This recording of a TikTok livestream from Montreal content creator Pinkydoll is an example of NPC streaming, a trend where creators act out video game-style scenes at the request of viewers. Pinkydoll, whose real name is Fedha Sinon, says she's making good money from NPC streaming.
A Montreal woman is gaining exposure – and making money – by performing unusual actions requested by fans live on TikTok. She'll say, "Yes, yes, yes!" And then, in quick succession, she slurps, then shouts, "Fire! Fire! Fire! Fire!"
This seemingly erratic behaviour can go on for 90 minutes at a time. Here's a sampling:
It all relates back to a virtual trend called NPC streaming, in which real people try to act like video game characters called NPCs(non-player characters) — background characters that perform the same actions over and over while the game is going on. Pinkydoll says she's making good money acting out these strange scenes.
Confused? You're not alone.
Here's your primer on who Pinkydoll is, how she earns money acting like a video game character, and what the trend says about internet culture.
Who is Pinkydoll?
Pinkydoll's real name is Fedha Sinon. She is 27 years old and lives in Montreal. On TikTok, her account is called Pinkydollreal; she has more than 750,000 followers. She's also an adult content creator.
Sinon broadcasts her live videos for TikTok in an apartment, often with the kitchen in the background.
"I'm getting a lot of attention right now. You could say it's not always the best attention, but whatever, it's good for my pockets," she said in a recent interview with Radio-Canada's Décrypteurs.
Sinon is one of many TikTokers who have hopped onto the NPC streaming trend. During the livestreams, fans send her virtual gifts — little stickers like hearts that she responds to with a particular action that an NPC might do on a loop within a game. The stickers are cues for her to perform certain actions. The audience is, in effect, controlling the show.
But it's live, and can be unpredictable. Sinon at times breaks character to chastise a child who's off-screen for spitting on the dog.
Sinon's account gained a lot of attention after someone posted recordings of her live performances out of context on Twitter. She's since been featured in the New York Times and Rolling Stone, among other major media outlets.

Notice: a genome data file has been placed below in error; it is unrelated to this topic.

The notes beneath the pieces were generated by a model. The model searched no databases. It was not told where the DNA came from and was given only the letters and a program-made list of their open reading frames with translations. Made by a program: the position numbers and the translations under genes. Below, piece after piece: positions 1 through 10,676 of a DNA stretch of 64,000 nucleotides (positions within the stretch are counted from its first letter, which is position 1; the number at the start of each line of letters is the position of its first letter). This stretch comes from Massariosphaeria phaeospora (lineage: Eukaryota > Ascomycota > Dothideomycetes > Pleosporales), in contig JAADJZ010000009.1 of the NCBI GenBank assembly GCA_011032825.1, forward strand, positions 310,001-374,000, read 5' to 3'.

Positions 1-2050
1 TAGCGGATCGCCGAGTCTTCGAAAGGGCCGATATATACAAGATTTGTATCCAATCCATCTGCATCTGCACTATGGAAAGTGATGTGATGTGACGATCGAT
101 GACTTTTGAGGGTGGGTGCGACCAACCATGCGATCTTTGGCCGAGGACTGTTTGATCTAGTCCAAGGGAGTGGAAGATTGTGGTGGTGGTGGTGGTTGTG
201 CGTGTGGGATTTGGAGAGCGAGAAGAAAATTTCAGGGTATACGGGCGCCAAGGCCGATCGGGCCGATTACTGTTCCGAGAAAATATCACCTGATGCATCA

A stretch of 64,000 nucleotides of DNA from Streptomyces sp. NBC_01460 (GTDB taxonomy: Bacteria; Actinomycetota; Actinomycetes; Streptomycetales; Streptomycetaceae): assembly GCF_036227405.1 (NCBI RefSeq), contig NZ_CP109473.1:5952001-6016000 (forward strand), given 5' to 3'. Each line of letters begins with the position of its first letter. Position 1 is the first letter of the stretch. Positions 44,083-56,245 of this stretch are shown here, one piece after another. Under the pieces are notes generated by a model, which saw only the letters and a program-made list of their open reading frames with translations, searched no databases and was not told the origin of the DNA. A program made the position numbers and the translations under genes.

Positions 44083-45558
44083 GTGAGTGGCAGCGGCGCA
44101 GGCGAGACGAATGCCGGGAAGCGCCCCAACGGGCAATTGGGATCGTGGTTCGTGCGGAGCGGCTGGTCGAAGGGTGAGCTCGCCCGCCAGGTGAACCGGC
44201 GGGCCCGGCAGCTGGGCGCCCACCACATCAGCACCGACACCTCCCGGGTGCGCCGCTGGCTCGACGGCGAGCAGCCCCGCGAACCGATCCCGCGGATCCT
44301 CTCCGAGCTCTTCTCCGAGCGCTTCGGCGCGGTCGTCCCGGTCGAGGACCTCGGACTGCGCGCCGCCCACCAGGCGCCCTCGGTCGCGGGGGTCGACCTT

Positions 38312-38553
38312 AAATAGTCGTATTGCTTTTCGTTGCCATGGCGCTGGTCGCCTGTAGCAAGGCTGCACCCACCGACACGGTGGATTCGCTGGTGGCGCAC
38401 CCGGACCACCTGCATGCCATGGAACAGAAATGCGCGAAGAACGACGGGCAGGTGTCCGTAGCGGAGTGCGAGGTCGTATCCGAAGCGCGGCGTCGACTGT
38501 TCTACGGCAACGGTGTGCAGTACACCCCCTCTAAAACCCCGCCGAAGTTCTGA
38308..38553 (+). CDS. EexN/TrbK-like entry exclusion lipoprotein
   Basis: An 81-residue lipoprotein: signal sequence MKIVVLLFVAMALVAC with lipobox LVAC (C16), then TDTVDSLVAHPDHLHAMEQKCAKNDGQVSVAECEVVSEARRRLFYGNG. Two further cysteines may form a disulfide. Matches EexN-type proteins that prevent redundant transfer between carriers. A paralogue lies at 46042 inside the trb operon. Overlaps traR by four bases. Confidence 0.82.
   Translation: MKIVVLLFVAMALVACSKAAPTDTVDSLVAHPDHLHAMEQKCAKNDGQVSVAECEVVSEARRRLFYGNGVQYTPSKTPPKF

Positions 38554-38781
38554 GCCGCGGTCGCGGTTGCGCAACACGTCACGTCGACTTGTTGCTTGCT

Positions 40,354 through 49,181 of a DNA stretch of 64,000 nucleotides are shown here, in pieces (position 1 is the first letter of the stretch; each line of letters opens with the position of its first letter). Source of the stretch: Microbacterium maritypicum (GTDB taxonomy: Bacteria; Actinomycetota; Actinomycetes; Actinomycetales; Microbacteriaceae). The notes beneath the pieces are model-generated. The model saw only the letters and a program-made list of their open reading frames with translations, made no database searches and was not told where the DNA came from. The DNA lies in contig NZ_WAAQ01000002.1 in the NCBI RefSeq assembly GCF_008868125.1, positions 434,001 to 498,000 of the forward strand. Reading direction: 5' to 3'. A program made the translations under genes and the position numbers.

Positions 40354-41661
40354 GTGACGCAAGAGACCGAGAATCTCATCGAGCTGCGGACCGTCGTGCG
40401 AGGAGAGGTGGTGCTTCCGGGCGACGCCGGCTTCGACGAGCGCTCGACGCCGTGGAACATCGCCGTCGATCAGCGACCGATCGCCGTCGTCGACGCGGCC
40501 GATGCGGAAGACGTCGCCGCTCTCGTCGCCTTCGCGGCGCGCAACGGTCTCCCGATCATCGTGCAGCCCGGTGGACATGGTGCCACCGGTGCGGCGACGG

She's also quickly assumed a role in popular culture. One of her signature phrases — "Ice cream so good. Mmm, ice cream so good" — is featured in a popular meme of Joe Biden holding an ice cream cone and posing with a woman.
Music producer Timbaland has also featured Sinon in some of his own TikTok videos, giving her a boost. Elon Musk also got in on the act.
But Sinon is by no means the only TikToker leveraging the trend. Other content creators on TikTok, many of whom are also present on the adult site OnlyFans, are also performing nonsensical streams in response to fan prompts. There's a sexual undertone to some of it.
"I would say it just further plays into this idea of oversexualized women engaging peripherally in gaming cultures," Rachel Kowert, a research psychologist who specializes in gaming communities, told The Daily Beast. "They're NPCs, not main characters, and it is definitely playing into that."
How do NPC streamers like Pinkydoll make money?
Popular culture is moving so fast online that it's hard to keep up with the many memes and trends on each platform. But in this case, some serious commerce seems to be happening.
Every time a viewer buys one of the stickers as a gift for a livestreamer like Sinon, the performer makes some money. Some gifts cost viewers a few cents, while others are worth hundreds of dollars. Prompting her to say her signature ice cream phrase costs less than two cents.
She says she started the whole thing on a whim.
"I was just being cute," Sinon told the New York Times. "I remember someone saying, 'Oh my God, you look like an NPC.' And then they start sending me, like, crazy money."
How much is that? She told the New York Times she makes up to $3,000 US per stream. She also appears on other platforms and suggested she makes $7,000 a day.